Weekend Listening: This is a Pinback CD by Pinback
Album: This is a Pinback CD by Pinback
Released: October 12, 1999 by Ace Fu Records
Recommended if you like: deceptively simple, beautiful lullabies you can dance to
Notable Tracks: “Tripoli,” “Shag,” “Loro,” and “Crutch”
When you meet someone new you can be whoever you want to be. Go out to a bar, let someone buy you a drink, and you can be the most charming version of yourself, or the moodiest, or the funniest. Dance on the bar, then go home and pull on a cardigan, put on Parenthood, and be the quieter, sweeter self that feels more comfortable. There’s a freedom in not caring what the stranger you left behind is thinking.
Meet someone new and keep him around, sit beside him in a bar you love and always go to, laugh your real laugh and smile your real smile, and you’ll get to know a version of yourself as he slowly pencils it in. For each little bit of yourself you give out, he adds a line or two to his image of you, and you can see it play out across his face.
If you both love music, one of the most sensitive of these little bits is the first record you ever bought.
You have to be careful with that one, because that’s something you really love. That’s something that not everyone is going to care about, and when you share something that close to someone that new, if he doesn’t at least appreciate it the image you’re drawing of him is going to smudge.
So what you do is go with him to see Clair Morgan Is and Is Not a Band, feel super in love with your friends and their music, then take him home and play him your first vinyl, a double album set of two Heavy Vegetable LPs. Risk taker, handing over something with roots over a decade long. But this time you’re surprised, because he not only listens to it the way you first did, but recognizes the lead vocalist and takes over your record player to play you one of his favorite albums, This is a Pinback CD from the same man, different band.
After playing in this little-known band Heavy Vegetable in the 1990s, Rob Crow went on to be in a bunch of bands and projects, one of which was Pinback, formed primarily with Zach Smith in the late 1990s and early 2000s. This is a Pinback CD, their debut album, carries the brand of sound that threads through Heavy Vegetable and Crow’s other projects.
From the moment the long drive opening track, “Tripoli,” came over the speakers I put my hand over my mouth. Minimal drums, clearly delineated and catchy guitar, though chill stuff for sure, but then these voices, these two fucking voices, come in and mix inside the simplicity of the guitar and transform that track into something gorgeous. Throughout this album, the vocal tracks consistently seem both embedded down in the instrumentals but also the forefront of any given track. Subtle, pure, never showy or domineering, the voices on this album speak about fearing death and child abuse and never forgetting lost loved ones with the most comforting cooing that almost belies the weight of the lyrics.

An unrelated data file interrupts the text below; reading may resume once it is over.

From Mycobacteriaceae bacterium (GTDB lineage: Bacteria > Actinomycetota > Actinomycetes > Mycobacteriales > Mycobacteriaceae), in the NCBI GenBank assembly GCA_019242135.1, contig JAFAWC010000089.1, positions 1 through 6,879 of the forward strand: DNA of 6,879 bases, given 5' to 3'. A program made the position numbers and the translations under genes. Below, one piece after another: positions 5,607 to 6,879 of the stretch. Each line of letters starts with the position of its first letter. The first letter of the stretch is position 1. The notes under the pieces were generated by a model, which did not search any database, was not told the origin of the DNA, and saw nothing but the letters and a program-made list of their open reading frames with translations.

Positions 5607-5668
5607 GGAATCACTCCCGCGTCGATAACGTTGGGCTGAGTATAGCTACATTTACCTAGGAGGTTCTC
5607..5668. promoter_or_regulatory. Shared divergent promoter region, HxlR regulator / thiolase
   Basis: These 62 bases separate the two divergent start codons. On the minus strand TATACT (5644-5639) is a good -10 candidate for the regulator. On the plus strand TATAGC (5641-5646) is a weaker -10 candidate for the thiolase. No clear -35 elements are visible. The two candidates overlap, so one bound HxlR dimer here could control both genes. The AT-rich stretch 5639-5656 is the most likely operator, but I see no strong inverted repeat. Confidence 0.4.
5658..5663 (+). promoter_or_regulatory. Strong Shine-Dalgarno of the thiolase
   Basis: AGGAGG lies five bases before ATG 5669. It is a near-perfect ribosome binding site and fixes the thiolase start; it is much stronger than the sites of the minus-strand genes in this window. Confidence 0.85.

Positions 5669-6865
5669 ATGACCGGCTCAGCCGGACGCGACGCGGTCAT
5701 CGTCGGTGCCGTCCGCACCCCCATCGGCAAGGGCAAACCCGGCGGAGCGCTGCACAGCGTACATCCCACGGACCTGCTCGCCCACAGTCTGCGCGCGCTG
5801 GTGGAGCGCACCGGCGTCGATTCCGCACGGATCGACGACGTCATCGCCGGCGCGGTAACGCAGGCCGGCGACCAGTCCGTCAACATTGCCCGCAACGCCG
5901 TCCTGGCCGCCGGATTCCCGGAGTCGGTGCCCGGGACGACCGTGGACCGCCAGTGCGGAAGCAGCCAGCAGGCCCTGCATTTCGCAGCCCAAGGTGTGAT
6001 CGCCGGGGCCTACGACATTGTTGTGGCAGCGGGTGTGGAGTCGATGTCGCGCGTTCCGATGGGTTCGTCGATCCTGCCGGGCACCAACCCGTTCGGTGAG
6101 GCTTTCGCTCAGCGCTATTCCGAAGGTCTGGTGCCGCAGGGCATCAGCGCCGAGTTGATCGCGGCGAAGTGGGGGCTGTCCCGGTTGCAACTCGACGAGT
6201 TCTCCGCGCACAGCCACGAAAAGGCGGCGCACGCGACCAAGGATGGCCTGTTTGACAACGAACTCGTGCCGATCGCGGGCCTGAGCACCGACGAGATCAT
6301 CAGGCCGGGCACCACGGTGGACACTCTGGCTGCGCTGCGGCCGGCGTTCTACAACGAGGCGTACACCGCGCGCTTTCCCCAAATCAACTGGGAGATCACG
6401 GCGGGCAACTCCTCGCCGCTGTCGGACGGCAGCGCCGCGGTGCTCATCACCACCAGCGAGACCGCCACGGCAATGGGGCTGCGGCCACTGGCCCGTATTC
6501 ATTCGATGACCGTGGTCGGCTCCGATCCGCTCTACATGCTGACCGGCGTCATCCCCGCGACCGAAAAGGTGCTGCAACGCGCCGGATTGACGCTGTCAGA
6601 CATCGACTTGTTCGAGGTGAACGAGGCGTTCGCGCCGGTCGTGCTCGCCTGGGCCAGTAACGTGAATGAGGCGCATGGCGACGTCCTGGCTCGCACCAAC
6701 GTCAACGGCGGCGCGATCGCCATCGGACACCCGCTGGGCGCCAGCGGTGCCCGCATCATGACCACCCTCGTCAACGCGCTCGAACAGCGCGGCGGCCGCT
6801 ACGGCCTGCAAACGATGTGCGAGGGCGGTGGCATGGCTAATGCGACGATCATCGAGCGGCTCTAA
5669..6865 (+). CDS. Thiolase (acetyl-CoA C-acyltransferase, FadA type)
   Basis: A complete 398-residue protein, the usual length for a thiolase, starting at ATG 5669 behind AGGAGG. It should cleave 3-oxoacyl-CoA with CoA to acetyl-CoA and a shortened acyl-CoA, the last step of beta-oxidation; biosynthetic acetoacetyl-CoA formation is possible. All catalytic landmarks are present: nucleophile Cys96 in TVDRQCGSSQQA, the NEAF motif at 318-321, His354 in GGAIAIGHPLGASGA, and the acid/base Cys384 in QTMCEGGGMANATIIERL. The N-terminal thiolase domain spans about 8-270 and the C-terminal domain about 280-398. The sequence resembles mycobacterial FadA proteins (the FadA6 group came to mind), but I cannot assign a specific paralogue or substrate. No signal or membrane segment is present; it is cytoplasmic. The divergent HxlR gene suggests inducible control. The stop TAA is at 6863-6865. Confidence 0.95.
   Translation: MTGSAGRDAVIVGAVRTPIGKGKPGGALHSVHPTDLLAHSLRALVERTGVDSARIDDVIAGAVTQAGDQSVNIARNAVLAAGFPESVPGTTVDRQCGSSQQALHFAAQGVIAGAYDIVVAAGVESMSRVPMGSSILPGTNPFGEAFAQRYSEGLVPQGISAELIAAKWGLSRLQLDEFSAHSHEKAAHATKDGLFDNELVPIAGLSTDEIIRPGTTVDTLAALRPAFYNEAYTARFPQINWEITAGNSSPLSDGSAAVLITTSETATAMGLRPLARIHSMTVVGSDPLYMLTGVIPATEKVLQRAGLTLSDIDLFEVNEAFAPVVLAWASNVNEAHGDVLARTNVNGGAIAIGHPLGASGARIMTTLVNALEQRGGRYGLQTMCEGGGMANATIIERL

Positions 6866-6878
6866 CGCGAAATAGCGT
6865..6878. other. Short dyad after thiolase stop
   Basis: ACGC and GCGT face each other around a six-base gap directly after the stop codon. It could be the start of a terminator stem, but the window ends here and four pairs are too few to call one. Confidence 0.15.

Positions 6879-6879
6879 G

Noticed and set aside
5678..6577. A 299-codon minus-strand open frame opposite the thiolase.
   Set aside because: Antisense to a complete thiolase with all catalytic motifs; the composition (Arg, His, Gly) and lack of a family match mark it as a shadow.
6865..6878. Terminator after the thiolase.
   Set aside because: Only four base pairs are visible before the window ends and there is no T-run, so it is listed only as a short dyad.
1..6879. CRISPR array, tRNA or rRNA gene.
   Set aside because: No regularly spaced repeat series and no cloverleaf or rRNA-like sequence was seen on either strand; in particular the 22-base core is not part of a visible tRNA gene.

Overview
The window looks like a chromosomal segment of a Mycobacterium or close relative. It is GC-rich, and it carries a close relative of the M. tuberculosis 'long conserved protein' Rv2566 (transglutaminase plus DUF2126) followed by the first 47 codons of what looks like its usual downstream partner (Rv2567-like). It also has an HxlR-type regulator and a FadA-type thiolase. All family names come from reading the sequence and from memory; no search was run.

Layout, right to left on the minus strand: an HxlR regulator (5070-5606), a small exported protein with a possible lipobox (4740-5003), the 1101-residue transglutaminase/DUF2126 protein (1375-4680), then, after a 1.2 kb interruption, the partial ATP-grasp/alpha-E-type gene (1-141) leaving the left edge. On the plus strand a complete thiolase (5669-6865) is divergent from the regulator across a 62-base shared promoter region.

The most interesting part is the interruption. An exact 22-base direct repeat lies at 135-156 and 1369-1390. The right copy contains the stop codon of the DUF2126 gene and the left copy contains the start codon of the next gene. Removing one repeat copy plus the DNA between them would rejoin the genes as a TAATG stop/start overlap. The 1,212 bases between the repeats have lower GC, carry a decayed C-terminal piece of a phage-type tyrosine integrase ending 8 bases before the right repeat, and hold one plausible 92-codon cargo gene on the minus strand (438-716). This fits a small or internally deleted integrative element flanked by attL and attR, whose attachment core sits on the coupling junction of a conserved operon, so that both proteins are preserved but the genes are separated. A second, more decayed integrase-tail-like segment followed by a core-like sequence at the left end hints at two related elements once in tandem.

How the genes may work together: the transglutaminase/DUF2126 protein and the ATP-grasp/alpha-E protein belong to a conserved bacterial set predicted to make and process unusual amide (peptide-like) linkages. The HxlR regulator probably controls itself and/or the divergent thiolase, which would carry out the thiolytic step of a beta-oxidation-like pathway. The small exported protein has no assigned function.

Often supplementing those heavy lyrics are vocalizations that are seriously inherent to the beauty of the album. A song like “Loro” would literally be more akin to one of those heartbeat baby lullaby situations than a song without the beauty of those voices, because after that first 4/4 nothing fucking changes in the instrumentals except like five seconds of squeaky percussion bonus noise. Nothing, except that you barely notice because the repetitive bass becomes soothing with the waves of Crow and Smith crooning about the ripped ones or vocalizing a double time beat for about half the song.
Still, though, the vocals wouldn’t be as compelling if not for the layering of sounds in each track. Part of what turns these songs beautiful is the play between the guitar, bass, and vocals. Because Smith and Crow never grandstand with any instrument, the sounds intertwine into a more fluid sound track to track rather than a vocally heavy chorus here and a guitar solo here inside one single track. When everything is so pulled back, the listener is more noticeably directed to pay attention to this guitar riff or that vocal repetition, but the direction is so gently given the overall harmonious feel is never really broken.
Listening to this album is both peaceful and complicated. Breaking through that haze has to be willful, because it’s so pleasant to be carried along, but one of strengths of this album is its malleability. You can dance along to “Crutch” or “Hurley,” doing that slow smile head bob thing that’s the way all the cool kids dance at shows. You can do a cha-cha step to the chorus of “Shag” and make your friend laugh at the absurdity of dancing to lyrics about pushing a baby down the stairs. But, just as naturally, you can sing the words to “Tripoli” into his ear while he taps your foot like a pedal, plays the bass line out on your hipbone, and draws a little more of the picture of you, the part of you where you both loved the first albums you showed one another.